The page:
Car Wrecks Involving Texting and Driving

Male: The following is a sponsored segment from The Higgins Firm.

Nick Paranjape: Welcome back to Tennessee Morning, 7:45. Texting and driving practically become a national epidemic with thousands killed in crashes involving distracted drivers. Here to talk more about the dramatic increase in cases and how Tennessee handles them is Attorney Jim Higgins. Good to see you, Jim.

Jim Higgins: Good to see you, Nick.

Nick Paranjape: A lot of folks do this and I still see it and I know it's against the law here in Tennessee. What exactly is the law in existence in Tennessee right now?

Jim Higgins: Well, it's a citation and a fine, well, it can be a misdemeanor crime if the policeman sees you doing it. And, you know, and I think we all have seen that driving down the road, someone next to you or at the stoplight. And that's what the officers look for now. I mean, it's – I think some people are so engrossed with it when they do it and if they happen to be passing a policeman or whoever, they're going to pull over and they're going to give him a citation.

Nick Paranjape: True.

Jim Higgins: And it also involves, you know, our cases years ago, when we had a lot of tragic cases, it could have been avoided. Mainly, they involve drunk driving, driving under the influence, and there's just kind of been this change. We still have those cases but it seems more and more are tragic cases involved distracted drivers and it's – it's basically people texting on their phone.

Nick Paranjape: How do you prove it? Because that's the hardest part for any office out there looking to see if someone is texting and driving because you could look and be looking for a phone number or dialing a phone number?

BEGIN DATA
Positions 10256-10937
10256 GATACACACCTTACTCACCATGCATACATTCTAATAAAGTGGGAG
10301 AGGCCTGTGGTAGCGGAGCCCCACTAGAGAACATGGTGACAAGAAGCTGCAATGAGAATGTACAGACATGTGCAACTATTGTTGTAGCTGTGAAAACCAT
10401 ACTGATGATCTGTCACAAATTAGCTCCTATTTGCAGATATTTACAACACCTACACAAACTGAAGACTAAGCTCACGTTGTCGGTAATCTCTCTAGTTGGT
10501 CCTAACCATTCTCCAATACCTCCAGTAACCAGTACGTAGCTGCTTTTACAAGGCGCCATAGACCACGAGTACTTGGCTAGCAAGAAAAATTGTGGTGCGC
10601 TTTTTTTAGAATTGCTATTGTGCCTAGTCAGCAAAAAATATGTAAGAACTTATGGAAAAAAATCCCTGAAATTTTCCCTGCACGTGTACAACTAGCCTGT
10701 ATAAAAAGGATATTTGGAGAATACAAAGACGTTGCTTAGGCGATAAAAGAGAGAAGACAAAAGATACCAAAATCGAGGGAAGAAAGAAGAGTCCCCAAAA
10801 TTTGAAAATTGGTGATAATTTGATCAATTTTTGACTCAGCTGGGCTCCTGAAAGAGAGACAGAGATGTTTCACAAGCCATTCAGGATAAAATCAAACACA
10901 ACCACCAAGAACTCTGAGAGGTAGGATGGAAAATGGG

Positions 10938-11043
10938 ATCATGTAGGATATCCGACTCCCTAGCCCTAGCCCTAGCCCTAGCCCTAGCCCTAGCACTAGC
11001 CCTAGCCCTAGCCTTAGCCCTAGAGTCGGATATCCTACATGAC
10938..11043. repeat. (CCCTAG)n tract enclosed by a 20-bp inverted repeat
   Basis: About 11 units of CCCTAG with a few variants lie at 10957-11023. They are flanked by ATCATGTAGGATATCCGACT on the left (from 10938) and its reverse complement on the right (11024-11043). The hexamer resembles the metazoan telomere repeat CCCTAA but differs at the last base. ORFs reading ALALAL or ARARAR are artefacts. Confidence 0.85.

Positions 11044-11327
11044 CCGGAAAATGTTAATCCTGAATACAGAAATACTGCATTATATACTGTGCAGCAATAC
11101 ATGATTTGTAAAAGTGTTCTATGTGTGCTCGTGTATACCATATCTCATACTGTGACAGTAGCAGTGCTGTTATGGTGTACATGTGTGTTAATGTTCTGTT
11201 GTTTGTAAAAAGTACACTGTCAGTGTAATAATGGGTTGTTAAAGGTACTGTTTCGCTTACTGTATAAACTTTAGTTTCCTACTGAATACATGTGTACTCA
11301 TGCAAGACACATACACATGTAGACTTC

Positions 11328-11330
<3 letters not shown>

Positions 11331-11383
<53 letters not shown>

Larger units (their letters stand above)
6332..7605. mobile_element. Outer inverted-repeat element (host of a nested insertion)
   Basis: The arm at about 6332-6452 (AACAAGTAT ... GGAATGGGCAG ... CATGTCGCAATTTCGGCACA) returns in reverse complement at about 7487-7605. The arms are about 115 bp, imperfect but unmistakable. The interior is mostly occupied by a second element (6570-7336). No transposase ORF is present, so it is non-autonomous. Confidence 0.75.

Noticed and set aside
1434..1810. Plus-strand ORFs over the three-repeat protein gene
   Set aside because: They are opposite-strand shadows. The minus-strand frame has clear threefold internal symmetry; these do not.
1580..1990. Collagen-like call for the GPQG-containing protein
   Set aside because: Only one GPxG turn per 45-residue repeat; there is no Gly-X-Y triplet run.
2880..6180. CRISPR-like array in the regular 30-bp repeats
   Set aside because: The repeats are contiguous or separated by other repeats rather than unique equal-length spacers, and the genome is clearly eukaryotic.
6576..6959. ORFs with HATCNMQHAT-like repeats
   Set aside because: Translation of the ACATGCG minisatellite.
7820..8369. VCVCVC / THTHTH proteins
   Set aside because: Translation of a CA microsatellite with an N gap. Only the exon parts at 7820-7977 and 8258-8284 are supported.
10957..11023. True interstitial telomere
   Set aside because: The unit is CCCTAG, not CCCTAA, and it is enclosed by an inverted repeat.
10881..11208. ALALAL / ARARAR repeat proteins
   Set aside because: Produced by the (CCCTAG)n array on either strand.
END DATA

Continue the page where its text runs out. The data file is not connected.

Jim Higgins: Well, and that's the thing. We call it texting and driving because that's the most common thing they do but it's really a distracted driving statute.

Nick Paranjape: Right. Right.

Jim Higgins: And the same thing within our cash driving accident cases. What were you doing with your phone instead of watching the road.

Nick Paranjape: Sure.

Jim Higgins: You know, and that's what you do. And to prove it, you know, when a policeman sees it, he has to kind of see you in the act. When we have a case – and the cases that we handle, we narrow to really catastrophic, well, for that type of cases. So because we handle those bigger cases, we get in to that information. You subpoena records, you get the – get your – get the phone. We have experts review that and we can remove that data to find out when they were on the phone, how long they're on it, what time was it relative to the crash.

You know, but in a lot of times, when they have to go that far, sometimes you, you know, put someone under oath and believe it or not, most people are honest and say were you texting and they’ll admit it or passengers in the car admit it. So, nowadays, with – it's all this technology, there's electronic trail everywhere.

Nick Paranjape: Right. Right.

Jim Higgins: So it is not that difficult to find that information anymore.

Nick Paranjape: Well, we, of course, here at Fox 17, very serious about not texting and driving. You can take the pledge to stop texting and driving. Just go to our Facebook page, facebook.com/foxnashville, click on the Fan Central tab there and look for the No Text Zone Pledge. Go and take that.

We're all talking about how dangerous it is and it certainly isn't – it has stopped me from doing it. I admit, I used to do it and, you know, until it became law and then I was like and we took the no-text zone pledge and I was like, there are times I'm tempted but I've turned the phone down.

Jim Higgins: It's just not worth it.

Nick Paranjape: And now with Siri, you can just talk.

Jim Higgins: That’s right. You’ve got that going.

Nick Paranjape: That's right. If you have any questions for Jim Higgins or any of the attorneys over there at The Higgins Firm, you can call that phone number on your screen, 353-0930 or you can contact Jim directly through e-mail, jim@higginsfirm.com.

All right. Good to see you.

Jim Higgins: Good to see you, Nick.

Nick Paranjape: Thank you.